With outgrowers producing a significant proportion of the total output, is this model the likely future for the sugar areas of Zimbabwe? Outgrowing approaches are much touted across the region, but the arrangements differ widely, as we heard in the presentations at the Cape Town meeting. In some areas, local people are offered dividends on land that is farmed by the estate, with their involvement simply receiving a cheque. This approach, exported from some 'land reform' schemes in South Africa, is used by Illovo for example in Zambia. In other areas, farmers have very small plots and often receive less than they put in. This massively discourages outgrowers who are forced to grow food to survive in plots elsewhere, as we heard from Tanzania. There are huge variations in the terms of the contract between farmers and the mill. In Zimbabwe, the mill retains 26% of outgrowers' output to cover costs of milling, transport and so on, while in other countries this proportion is much higher.
The expansion of South African capital through the region is having, it seems, diverse effects. While the 'logic of capital' is to seek profit and accumulate wherever it can, it results in different arrangements and different deals – with states, with labour and with outgrower farmers. In some countries this deal seems highly detrimental to local livelihoods and employment conditions, simply resulting in extraction and exploitation. While in others, and this includes Zimbabwe, the deal is more balanced. Tongaat Hulett knows they are on notice in Zimbabwe, given the political pressure for land reform and now 'indigenisation'. But equally the Zimbabwean state cannot afford to let the sugar estates fail. There are too many people employed, too much valuable infrastructure and too much tax revenue to lose.
Since the estates were first established by Murray MacDougall in the late 1930s, there has been a close interaction between private capital and the state. Sometimes coming in to bail out, sometimes letting the private sector have free reign, the relationship has always been carefully managed, and has always been intensely political. This is true today as it was before. The unspoken deal to spare most of the estates from mass land redistribution has been maintained, and while the estates were initially sceptical at the expansion of the outgrower model with smaller plots that they said were 'unviable', they have changed their tune of late. As the success of the outgrowers has grown, the rhetoric has shifted to one of 'empowerment' and 'partnership', and indeed the company has backed its words with substantial funds for cane rehabilitation.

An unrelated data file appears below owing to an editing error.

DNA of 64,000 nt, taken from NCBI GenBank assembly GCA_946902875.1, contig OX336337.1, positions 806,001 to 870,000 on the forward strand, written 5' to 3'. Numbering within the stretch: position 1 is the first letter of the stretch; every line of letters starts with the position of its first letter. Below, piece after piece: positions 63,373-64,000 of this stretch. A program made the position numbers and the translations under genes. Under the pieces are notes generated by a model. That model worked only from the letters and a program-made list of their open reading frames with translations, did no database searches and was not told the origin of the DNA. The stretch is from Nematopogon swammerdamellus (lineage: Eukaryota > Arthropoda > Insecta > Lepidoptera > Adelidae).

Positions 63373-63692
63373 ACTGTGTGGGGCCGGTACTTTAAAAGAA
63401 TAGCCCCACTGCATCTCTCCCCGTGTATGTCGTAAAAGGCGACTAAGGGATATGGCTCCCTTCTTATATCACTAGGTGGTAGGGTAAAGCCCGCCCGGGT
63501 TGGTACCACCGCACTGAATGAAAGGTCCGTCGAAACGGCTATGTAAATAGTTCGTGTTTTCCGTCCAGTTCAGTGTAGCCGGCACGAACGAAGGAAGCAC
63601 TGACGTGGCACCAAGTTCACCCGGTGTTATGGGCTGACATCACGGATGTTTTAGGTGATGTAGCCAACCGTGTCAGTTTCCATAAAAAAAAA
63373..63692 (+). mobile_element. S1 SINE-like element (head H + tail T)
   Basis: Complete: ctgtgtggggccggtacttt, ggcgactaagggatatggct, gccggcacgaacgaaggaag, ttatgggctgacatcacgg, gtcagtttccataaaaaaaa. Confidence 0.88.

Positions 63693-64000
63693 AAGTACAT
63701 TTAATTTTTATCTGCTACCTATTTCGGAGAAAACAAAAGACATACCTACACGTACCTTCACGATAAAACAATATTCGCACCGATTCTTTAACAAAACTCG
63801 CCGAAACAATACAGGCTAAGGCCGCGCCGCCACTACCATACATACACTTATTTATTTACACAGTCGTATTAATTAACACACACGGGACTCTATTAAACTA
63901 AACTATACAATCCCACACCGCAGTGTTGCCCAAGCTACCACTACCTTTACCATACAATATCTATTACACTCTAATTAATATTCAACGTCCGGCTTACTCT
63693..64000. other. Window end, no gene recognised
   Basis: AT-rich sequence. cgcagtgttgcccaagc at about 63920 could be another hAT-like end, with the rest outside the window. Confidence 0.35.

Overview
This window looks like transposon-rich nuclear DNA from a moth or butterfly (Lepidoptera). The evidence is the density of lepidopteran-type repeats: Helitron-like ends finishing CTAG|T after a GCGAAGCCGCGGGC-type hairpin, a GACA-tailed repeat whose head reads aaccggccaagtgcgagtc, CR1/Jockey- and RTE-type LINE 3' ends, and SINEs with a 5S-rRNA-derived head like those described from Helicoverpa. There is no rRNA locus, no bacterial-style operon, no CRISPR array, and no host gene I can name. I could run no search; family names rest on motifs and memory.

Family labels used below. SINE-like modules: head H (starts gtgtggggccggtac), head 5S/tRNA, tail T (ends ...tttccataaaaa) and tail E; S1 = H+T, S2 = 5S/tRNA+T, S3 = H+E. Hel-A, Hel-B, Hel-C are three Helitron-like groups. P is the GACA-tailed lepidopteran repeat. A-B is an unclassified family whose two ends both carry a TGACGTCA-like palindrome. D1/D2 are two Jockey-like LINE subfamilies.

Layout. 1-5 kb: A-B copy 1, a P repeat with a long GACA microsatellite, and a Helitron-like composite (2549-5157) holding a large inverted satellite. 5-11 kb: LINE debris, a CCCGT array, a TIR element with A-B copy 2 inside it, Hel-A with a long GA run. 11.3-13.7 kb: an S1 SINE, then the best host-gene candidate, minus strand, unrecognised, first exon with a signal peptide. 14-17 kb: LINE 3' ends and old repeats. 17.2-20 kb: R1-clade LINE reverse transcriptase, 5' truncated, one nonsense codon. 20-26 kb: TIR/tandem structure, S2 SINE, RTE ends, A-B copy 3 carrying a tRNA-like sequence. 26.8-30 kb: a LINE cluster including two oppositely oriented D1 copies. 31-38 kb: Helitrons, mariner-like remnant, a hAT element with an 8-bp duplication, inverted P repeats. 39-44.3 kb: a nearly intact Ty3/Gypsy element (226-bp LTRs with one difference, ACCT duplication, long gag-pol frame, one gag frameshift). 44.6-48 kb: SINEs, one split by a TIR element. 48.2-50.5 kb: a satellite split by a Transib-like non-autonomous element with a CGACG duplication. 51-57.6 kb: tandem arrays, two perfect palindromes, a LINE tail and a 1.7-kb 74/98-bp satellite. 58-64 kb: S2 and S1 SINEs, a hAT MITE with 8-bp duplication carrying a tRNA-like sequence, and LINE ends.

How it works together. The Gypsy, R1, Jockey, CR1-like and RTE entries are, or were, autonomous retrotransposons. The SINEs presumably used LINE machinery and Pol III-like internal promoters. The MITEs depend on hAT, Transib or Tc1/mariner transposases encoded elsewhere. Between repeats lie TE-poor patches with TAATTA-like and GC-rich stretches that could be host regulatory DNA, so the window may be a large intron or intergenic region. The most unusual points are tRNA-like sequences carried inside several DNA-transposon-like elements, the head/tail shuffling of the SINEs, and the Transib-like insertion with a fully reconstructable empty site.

For the longer term, my guess is that there will be shifts towards more land being released from the estates to new outgrower areas as part of deals with the Zimbabwean state, who will be in need of more high value land for redistribution in the future. Indeed the pressure is already on, with Shangaan leaders from the area demanding that they get a share of the sugar bonanza, while political elites and others have inserted themselves in the outgrower areas; shifting aside others particular around the 2008 election period, including most of the white outgrowers who were originally allocated smaller subdivisions of their farms. Today, the political rhetoric around the sugar estates, as ever, remains high.
For the estate owners, if outgrowers can deliver when given the right support, why not release more land? While outgrowing is often presented as a 'win-win' 'inclusive' business model for large scale farming, from another perspective it is a perfect solution for the estate and big capital. Trapped in a monopoly controlled supply arrangement, outgrowers take on all the production risks, and have to manage always troublesome labour; and anyway the profits in sugar, many observe, are to be made in milling and processing, not in farming. This is no doubt the logic for the diverse outgrower arrangements being pushed across the region by South African capital. And in Zimbabwe the same, if under rather different political terms, likely applies. Currently, it suits everyone: the company, the state and elite land reform farmers who make reasonable returns. For now at least, it looks like this carefully balanced political-economic deal is the only option for Zimbabwe’s sugar sector.
This post was written by Ian Scoones and originally appeared on Zimbabweland